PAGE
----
Differences between Viola and Violin
Differences between Viola and Violin. “As the greatest expert and judge of harmony, he liked best to play the viola, with appropriate loudness and softness.” – C.P.E. Bach on J.S. Bach. If you want to know the difference between viola and violin, then watch these videos and enjoy viola sounds
Differences between Violas and Violins. If you are watching an orchestra concert, one way to distinguish the violins and violas is by the seating arrangement. In most orchestras, the first violins sit to the conductor’s left, with the concert master in the chair on the edge of the stage and closest to the conductor. Generally, the section extends from the conductor back towards the wings. Farther in on the stage beyond the first violins, sit the second violins. To the conductor’s right sit the violoncellos, or cellos. And between the cellos and the second violins, you will find the violas, often directly in front of the conductor in about the center of the stage.
Differences between Viola and Violin can be distinguished by size. The body of violas is larger than that of violins. Violins have a standard length of 35.5 centimeters (about 14 inches), while the length of violas, although not standardized, is always larger. Violas may range from 38 to 48+ centimeters (about 15 inches to nearly 19 inches or more). But, interestingly, viola bows are about 1 centimeter (.39 inches) shorter than violin bows.
Differences between Violas and Violins. In fact, Bach and Mozart wrote some of the most important early work for the viola. Bach’s Brandenburg Concertos features extensive viola harmony. Mozart’s string quintets, featuring two violins, a viola, and a cello, are excellent challenges for violists.
The bigger size and heavier strings give it a deeper, richer sound. It’s operated more or less the same way, but the viola being bigger and having a different range means that viola playing is a specialty different from violin playing.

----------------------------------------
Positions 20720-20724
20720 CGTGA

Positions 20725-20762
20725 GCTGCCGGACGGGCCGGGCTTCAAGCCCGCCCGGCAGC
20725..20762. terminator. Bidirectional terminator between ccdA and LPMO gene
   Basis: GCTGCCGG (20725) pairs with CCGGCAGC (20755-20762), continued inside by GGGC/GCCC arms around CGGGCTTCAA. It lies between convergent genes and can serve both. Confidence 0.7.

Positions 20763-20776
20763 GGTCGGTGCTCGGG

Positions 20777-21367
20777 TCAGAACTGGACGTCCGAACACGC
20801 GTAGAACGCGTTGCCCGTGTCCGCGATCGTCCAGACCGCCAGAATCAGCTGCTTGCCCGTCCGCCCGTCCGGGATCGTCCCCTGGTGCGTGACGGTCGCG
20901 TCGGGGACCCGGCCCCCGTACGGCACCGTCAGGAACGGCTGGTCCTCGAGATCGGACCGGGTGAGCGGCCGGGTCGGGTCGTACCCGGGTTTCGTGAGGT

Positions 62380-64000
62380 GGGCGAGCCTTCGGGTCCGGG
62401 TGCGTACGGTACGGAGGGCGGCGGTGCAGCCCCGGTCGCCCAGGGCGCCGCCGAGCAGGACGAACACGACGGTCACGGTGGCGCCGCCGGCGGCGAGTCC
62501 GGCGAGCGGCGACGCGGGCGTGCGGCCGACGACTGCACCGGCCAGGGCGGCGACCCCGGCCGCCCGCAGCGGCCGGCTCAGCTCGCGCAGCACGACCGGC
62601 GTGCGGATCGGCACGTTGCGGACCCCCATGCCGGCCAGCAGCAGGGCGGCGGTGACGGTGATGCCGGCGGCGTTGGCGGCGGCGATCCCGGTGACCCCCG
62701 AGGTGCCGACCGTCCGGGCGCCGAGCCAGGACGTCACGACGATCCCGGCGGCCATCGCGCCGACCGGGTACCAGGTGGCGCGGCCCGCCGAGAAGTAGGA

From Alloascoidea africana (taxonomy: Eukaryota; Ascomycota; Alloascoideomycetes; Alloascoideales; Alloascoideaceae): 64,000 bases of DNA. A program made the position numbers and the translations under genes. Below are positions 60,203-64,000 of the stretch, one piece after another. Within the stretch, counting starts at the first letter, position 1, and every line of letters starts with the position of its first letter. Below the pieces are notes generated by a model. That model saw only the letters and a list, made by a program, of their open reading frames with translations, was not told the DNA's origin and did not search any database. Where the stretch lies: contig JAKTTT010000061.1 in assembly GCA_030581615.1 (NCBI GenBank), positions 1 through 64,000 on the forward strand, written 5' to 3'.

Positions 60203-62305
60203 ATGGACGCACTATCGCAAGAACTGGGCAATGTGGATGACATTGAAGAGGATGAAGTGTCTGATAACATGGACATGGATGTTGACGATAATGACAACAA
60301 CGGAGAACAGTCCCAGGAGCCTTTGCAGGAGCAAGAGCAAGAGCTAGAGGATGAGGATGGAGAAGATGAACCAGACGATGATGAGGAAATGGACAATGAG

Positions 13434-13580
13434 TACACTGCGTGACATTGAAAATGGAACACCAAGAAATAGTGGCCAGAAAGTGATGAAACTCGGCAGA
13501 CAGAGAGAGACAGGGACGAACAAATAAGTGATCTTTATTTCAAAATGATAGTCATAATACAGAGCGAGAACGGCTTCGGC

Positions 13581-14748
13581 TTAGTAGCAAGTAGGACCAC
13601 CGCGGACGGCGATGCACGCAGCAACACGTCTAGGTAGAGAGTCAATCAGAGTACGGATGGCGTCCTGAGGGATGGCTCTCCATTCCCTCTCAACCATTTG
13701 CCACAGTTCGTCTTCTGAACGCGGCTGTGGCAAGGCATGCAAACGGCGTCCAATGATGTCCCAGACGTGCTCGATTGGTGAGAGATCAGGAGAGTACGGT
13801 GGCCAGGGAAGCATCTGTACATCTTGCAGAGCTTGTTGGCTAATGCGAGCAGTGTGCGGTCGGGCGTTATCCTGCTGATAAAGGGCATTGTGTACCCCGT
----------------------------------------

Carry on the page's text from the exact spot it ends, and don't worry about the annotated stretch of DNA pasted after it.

There are not less than 70 viola societies all over the world, I know that in the USA there are 60 of them.
Twas battered and scarred, and the auctioneer
thought it scarcely worth his while
To waste much time on the old violin,
But held it up with a smile.
“What am I bidden, good folks,” he cried,
“Who’ll start the bidding for me?
A dollar, a dollar, then, two! Only two?
Two dollars, and who’ll make it three?
Three dollars, once; three dollars, twice;
Going for three . . .”
From the room, far back, a grey-haired man
Came forward and picked up the bow;
Then, wiping the dust from the old violin,
And tightening the loose strings,
He played a melody pure and sweet
As a caroling angel sings.
The music ceased, and the auctioneer,
With a voice that was quiet and low, said:
“What am I bid for the old violin?”
And he held it up with the bow.
“A thousand dollars, and who’ll make it two?
“Two thousand! And who’ll make it three?
“Three thousand, once; three thousand, twice;
And going and gone.”said he.
The people cheered, but some of them cried,
“We do not quite understand, what changed its worth?”
Swift came the reply:
“The Touch Of The Master’s Hand.”
And many a man with life out of tune,
And battered and scarred with sin,
Is auctioned cheap to the thoughtless crowd,
Much like the old violin.
A ‘mess of potage,’ a glass of wine;
A game – and he travels on.
He is ‘going’ once, and ‘going’ twice,
He’s ‘going’ and almost ‘gone’.
But the Master comes and the foolish crowd
Never can quite understand
The worth of a soul and the change that’s wrought
By the touch of the Master’s Hand.
by Myra B. Welch (1877-1959)